Bourbon Street Renegades (Empress Valley EVSD-180/181/182/ & SBC 4/5/6)
Municipal Auditorium, New Orleans, LA – May 14th, 1973
Discs 1, soundboard: Rock And Roll, Celebration Day, Black Dog, Over The Hills And Far Away, Misty Mountain Hop, Since I’ve Been Loving You, No Quarter
Discs 2: The Song Remains The Same, The Rain Song, Dazed & Confused
Discs 3: Stairway To Heaven, Moby Dick, Heartbreaker, Whole Lotta Love, Communication Breakdown
Discs 4, audience: Rock And Roll, Celebration Day, Black Dog, Over The Hills And Far Away, Misty Mountain Hop, Since I’ve Been Loving You, No Quarter
Discs 5: The Song Remains The Same, The Rain Song, Dazed & Confused
Discs 6: Stairway To Heaven, Moby Dick, Heartbreaker, Whole Lotta Love, Communication Breakdown
The soundboard tape for Led Zeppelin’s New Orleans show on May 14th, 1973 first surfaced with the myriad other soundboard recordings in the late eighties and early nineties. Unlike the others this has always stood out as being one of the most complete recordings available with the first two minutes of “Rock And Roll” being the only major gap. The old German label Flying Disc Music was the first to issue the soundboard in 1991 on Live And Led Live Part 1 (CD 6-825) (“Celebration Day” to “No Quarter”) and Live And Led Live Part 2 (CD 6-826) which has “The Song Remains The Same”, “The Rain Song”, “Dazed & Confused” and “Stairway To Heaven”.
Satellite issued The Longest Night (SA91.001) with “Dazed & Confused” out of order to place it on two discs in the same year and this was copied on Whole Lotta Rock on Triangle (PYCD 061-2). Tarantura were the first to release the whole soundboard in its proper sequence in 1995 on Drag Queen (DQ-001~3) and this was copied the same year on Johnny Piston & the Dogs on Thin Men (TM 005/6) with the songs again out of sequence to fit on two discs.
In 1999 The Diagrams Of Led Zeppelin released a real nice version called simply New Orleans 1973 (Vol. 77). “Communication Breakdown” appears on Best Of Tour 1973 on Forever Standard Series (FSS 99-008) and earlier this year Beelzebub released this on cdr as Do The James Brown (BSD 89*90*91). Bourbon Street Renegades is the latest release with the soundboard on the first three discs and the newly circulating audience source on the second three.
Empress Valley use the audience source for the first two minutes and twenty seconds of “Rock & Roll”, to patch very small gaps in “Dazed & Confused” and “Whole Lotta Love”, and finally the post-show ambience after the encore. The label did a similar mastering job on this tape as they did on the July 6th, 1973 Chicago soundboard by fattening the bottom end trying to bring some liveliness to an otherwise sterile and clinical recording. Enjoyment of this is dependent upon one’s subjective tastes but it isn’t intrusive and they have succeeded on some levels by bring some weight to the recording.
However, the point of interest on this release is the second three discs with the previously uncirculated audience recording. This was produced by the same taper responsible for Led Zeppelin’s February 28th, 1975 Baton Rouge tape along with several others (Sirene used his tapes for the ELP From Benny To Baton Rouge and King Crimson Heritage releases). There was quite a lot of discussion on The Taper’s Den about this tape and it was finally posted as Freezer’s Revenge. Some problems with this transfer regarding speed issues and tape stretches exist.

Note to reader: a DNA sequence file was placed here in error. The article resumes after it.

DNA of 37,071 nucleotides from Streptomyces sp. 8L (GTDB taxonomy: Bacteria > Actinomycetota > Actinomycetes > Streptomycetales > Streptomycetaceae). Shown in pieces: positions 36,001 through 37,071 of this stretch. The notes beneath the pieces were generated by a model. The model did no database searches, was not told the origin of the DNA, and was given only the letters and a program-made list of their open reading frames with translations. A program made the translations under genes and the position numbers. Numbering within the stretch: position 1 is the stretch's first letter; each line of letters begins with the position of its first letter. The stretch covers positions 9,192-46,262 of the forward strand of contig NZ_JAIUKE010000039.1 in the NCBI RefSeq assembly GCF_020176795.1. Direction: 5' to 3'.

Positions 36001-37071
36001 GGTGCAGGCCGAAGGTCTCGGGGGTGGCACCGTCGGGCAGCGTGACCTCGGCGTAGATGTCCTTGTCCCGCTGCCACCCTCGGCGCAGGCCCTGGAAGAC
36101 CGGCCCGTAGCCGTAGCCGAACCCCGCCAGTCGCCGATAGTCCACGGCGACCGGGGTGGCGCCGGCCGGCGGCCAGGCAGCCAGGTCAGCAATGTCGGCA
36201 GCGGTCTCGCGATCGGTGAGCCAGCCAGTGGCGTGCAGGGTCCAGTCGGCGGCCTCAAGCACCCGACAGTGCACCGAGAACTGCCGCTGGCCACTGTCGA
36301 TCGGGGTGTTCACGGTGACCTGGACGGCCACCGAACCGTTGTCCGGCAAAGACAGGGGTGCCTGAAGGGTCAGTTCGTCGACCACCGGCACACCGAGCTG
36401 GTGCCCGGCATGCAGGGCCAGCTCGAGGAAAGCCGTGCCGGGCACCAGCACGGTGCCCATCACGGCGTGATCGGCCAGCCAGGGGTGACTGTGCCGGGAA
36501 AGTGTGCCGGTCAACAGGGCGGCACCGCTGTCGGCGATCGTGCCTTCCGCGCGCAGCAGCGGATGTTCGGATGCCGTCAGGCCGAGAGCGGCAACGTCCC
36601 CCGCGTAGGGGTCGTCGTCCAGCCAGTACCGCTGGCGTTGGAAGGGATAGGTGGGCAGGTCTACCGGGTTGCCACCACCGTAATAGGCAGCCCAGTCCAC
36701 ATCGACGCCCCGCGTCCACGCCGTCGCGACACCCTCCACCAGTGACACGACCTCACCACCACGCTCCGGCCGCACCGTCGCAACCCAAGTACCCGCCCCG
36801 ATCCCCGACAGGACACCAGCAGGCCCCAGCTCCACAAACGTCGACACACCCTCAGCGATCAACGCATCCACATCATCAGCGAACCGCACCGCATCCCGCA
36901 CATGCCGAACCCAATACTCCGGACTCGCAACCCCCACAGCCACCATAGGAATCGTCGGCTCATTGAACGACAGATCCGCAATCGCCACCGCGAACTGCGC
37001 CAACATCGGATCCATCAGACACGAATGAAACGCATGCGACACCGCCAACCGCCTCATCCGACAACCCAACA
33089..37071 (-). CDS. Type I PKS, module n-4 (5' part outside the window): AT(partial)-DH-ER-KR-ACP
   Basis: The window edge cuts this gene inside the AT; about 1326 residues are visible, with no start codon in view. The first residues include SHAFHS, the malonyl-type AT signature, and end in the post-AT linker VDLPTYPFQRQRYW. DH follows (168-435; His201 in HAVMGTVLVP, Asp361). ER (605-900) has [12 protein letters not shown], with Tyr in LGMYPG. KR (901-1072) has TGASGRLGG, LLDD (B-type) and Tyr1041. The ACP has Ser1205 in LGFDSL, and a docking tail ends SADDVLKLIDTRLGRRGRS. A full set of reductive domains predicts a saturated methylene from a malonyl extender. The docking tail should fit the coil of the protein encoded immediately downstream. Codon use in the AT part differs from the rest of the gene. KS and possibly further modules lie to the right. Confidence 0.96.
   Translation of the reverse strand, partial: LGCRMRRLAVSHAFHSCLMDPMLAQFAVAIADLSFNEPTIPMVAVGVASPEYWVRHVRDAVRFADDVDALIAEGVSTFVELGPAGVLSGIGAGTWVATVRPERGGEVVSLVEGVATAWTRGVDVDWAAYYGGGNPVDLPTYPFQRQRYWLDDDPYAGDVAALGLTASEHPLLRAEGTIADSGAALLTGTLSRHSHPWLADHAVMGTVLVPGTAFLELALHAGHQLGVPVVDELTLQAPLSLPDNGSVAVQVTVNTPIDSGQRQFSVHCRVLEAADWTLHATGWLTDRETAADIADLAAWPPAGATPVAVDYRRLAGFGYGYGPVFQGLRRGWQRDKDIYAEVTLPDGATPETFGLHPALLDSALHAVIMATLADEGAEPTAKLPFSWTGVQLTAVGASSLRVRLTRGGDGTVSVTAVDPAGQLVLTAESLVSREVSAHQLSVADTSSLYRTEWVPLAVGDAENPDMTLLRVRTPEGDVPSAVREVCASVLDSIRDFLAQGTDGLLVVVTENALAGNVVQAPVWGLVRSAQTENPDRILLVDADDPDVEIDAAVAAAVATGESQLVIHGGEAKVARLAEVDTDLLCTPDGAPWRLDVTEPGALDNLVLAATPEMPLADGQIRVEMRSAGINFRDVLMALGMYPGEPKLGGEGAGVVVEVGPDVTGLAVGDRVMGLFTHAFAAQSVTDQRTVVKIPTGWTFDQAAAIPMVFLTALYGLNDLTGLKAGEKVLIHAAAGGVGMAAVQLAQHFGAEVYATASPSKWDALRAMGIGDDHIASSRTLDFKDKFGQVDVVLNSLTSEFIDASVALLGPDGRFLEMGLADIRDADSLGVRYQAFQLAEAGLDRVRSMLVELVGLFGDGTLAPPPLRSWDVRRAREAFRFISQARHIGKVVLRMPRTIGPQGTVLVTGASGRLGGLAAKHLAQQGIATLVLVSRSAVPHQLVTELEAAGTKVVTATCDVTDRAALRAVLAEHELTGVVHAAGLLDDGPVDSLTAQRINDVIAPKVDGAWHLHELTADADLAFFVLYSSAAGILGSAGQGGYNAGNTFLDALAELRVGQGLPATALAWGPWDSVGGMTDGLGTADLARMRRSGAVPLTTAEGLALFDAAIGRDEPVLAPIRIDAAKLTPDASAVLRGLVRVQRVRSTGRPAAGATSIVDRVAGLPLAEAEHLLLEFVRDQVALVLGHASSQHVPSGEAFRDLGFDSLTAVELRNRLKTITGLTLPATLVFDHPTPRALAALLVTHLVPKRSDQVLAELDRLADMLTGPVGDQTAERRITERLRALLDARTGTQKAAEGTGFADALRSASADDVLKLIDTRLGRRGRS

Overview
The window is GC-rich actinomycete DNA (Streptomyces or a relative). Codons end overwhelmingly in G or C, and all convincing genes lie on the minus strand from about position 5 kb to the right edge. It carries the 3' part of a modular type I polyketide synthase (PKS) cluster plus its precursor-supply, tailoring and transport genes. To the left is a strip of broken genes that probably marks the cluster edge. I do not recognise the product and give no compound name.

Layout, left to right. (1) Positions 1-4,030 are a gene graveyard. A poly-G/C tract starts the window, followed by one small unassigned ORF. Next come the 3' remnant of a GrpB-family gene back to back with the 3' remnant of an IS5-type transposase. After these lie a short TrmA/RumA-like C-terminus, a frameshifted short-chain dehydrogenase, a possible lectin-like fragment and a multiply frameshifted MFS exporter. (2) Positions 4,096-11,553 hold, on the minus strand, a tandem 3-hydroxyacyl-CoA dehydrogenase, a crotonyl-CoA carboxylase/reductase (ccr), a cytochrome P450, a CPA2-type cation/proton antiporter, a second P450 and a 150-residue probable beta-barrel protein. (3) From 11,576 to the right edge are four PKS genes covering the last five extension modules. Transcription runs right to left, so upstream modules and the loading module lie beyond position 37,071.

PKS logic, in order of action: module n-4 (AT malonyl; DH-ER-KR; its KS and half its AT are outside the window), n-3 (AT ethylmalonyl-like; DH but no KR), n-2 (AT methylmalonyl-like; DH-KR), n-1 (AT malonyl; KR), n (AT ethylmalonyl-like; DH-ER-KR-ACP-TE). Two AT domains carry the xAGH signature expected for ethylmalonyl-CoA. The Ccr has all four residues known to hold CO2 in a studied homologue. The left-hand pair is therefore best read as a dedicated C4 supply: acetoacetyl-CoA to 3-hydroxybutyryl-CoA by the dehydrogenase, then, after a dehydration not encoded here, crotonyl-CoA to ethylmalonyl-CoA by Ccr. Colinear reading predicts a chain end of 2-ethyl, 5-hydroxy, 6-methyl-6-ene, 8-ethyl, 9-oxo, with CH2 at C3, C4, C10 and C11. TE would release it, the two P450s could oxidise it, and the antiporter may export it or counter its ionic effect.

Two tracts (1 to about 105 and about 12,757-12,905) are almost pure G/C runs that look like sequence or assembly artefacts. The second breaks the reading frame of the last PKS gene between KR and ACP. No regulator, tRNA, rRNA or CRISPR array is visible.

Empress Valley claim to use a transfer of the master different than the internet source and this is accurate. They use a previous transfer made for a select few collectors. Once Freezer’s Revenge was posted one of the few made their copy available to recoup their loss. None of the problems with the internet source are noticeable on this release. It does sound very smudgy with a high pitched whine. The Tarantua release of this tape on The Witch Queen is superior to this set in every way.
It shares the same quality as the taper’s other Zeppelin release. It is slightly distant from the stage and has some tape flips with a cut at six minutes fifty-seven seconds into “The Rain Song”, but is an otherwise excellent stereo recording capturing the mystique of the performance perfectly.
Lisa Robinson called this show “the year’s best” in her review for Disc magazine and it is easy to understand why. This is a very good show that sounds much better on the audience recording and contains my all time favorite Plantation after “Black Dog”: “We’ve got to get these house lights down. It’s pretty pointless bringing our own lights…Mr. Cole, can you take your dress off and get these lights turned down please?” Plant explains they’ve been in the city for several days, which is a very long time on a tour, and they feel like they are playing in their hometown.
There are no surprises in the set list. “Moby Dick” lasts only twenty minutes and Plant makes reference to “The Crunge” as well as “James Brown” and “Cold Sweat” in “Whole Lotta Love”. Empress Valley package the six discs in a fatboy jewel case with some great Page photos in the inside. The first three discs are given a low catalogue number (the label are in the four hundreds by now) and the second three discs are labeled “Special Bonus Disc”. The front photograph comes from a different tour and is blurry. Overall this is a horrible job by Empress Valley and, if possible, you should pick up the Tarantura instead.